Historically, the most common method of weed control on tea plantations in India was to manually scrape the weeds off the surface of the soil. However, this is a labor-intensive method and needs to be repeated at regular intervals. The paucity of labor in the tea gardens of south India has made weeding a difficult exercise. Presently, tea growers rely heavily on herbicides to control weeds due to labor shortages for manual weeding.
“Grassy weeds reduce the productivity of tea by 21 per cent, while broad-leaved weeds accounts for 9-12 per cent. Weeds remove substantial amount of nutrients and moisture from the soil besides increasing the incidence of pests and diseases in crop by serving as alternate host.
Herbicides, as a tool for controlling weeds in tea plantations is very much popular and have been widely used ever since their introduction – primarily due to their cost effectiveness, efficiency in controlling diverse weed flora and less labour intensiveness, etc. Tea plantations alone use about 20 per cent of the total quantity of herbicides used in India.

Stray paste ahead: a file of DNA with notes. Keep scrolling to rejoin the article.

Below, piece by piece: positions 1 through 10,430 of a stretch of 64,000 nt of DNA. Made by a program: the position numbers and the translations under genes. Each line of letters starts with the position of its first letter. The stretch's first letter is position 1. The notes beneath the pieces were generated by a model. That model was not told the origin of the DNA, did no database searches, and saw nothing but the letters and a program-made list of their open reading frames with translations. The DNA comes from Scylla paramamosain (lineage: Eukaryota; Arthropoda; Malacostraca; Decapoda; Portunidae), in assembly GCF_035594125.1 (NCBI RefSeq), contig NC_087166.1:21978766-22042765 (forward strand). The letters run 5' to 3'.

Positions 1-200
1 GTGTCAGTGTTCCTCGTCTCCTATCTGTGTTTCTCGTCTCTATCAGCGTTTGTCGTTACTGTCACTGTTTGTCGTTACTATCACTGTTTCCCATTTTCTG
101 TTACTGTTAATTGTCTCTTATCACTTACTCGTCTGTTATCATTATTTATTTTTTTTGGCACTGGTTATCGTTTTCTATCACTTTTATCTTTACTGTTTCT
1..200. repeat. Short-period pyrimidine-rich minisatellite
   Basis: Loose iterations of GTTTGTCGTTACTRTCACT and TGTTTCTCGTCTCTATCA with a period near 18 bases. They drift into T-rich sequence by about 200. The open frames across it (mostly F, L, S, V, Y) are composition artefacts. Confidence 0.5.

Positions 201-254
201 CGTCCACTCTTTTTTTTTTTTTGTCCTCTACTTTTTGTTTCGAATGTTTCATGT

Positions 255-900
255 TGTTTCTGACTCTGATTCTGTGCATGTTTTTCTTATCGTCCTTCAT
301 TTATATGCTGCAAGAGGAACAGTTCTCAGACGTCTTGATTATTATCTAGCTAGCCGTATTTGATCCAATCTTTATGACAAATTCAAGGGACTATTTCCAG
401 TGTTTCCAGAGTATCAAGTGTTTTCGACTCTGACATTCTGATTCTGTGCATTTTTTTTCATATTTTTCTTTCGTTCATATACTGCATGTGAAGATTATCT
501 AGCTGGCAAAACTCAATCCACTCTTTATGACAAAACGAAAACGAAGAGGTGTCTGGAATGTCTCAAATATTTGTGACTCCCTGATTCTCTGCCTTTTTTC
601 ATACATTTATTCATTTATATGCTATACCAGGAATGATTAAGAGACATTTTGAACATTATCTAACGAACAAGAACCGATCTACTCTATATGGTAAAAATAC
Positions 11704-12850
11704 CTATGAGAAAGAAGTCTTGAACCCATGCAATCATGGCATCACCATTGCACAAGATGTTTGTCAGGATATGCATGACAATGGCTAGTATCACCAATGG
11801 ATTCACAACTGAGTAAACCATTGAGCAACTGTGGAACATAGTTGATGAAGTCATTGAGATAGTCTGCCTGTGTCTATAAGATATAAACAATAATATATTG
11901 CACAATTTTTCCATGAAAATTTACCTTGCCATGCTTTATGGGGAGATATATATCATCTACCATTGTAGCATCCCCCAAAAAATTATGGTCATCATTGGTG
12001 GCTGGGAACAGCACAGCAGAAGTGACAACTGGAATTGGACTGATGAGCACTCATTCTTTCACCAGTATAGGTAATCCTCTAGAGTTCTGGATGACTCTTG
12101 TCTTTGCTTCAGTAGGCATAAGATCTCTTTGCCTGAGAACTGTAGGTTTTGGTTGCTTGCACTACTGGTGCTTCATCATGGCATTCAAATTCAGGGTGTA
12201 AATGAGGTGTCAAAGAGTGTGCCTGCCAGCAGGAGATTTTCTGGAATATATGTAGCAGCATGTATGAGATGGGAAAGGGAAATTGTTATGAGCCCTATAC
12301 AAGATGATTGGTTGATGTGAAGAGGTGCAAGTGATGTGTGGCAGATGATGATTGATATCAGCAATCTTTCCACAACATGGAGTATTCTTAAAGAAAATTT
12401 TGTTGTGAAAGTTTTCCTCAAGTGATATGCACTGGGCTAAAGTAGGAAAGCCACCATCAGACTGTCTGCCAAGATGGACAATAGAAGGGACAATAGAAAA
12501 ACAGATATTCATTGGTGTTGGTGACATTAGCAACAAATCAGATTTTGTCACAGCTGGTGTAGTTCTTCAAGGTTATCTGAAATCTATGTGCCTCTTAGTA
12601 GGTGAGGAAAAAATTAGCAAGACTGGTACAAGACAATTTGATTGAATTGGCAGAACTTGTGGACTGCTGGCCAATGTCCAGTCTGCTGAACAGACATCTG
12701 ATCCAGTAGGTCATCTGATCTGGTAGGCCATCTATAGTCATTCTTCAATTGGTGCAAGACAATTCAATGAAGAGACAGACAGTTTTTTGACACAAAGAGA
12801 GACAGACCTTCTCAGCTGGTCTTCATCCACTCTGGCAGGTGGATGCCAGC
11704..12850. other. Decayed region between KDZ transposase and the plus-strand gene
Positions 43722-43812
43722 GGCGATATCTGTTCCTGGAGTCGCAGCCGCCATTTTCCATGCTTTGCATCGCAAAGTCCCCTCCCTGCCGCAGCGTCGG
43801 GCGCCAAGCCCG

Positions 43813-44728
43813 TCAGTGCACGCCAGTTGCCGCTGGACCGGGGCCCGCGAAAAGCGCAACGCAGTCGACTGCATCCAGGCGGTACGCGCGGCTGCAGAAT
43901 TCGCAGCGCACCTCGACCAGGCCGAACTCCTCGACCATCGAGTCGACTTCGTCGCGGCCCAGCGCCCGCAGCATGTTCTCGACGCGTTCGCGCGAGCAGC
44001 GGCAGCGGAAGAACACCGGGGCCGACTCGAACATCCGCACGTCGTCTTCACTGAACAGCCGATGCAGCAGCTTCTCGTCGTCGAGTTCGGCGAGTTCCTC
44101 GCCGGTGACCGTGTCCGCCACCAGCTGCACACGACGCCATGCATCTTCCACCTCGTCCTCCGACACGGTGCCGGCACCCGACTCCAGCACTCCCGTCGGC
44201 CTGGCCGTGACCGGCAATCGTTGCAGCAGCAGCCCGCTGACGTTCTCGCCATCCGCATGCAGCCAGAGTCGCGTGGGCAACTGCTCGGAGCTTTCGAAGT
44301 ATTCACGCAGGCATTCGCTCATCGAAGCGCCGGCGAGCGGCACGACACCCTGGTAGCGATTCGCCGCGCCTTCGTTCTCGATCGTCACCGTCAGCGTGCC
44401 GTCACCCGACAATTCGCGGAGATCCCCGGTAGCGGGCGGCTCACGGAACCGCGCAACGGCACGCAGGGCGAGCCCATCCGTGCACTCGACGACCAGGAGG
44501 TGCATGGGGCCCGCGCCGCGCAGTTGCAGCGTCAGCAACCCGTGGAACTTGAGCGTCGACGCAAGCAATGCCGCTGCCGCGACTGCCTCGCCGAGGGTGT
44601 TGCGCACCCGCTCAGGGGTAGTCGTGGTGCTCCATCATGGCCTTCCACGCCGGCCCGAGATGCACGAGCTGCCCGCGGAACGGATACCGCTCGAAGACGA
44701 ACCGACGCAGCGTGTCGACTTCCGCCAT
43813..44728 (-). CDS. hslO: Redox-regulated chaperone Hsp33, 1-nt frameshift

Mechanical and manual control of weed are costly, time consuming, laborious and sometimes injurious to feeder roots of young tea plants in comparison to herbicidal control of weeds. Such methods are also limited by non-availability of labours in peak season.These methods require about 75 man days/ha annually for young tea and 35 man days for mature tea while, 15 man days/ha for young tea and 8 man days for mature tea in the first year are required for herbicidal control of weeds excluding the cost of herbicides.
At present, herbicides worth over Rs.7 crores are being used by tea industry of North East. India alone is expected to increase further in view of acute shortage of labours in time and escalating wages of labour.”
Authors: Rajkhowa, D. J., et al.
Affiliation: National Research Centre for Weed Science.
Title: Weed management in tea.
Source: NRC for Weed Science, Jabalpur.2005. Pgs. 3-13.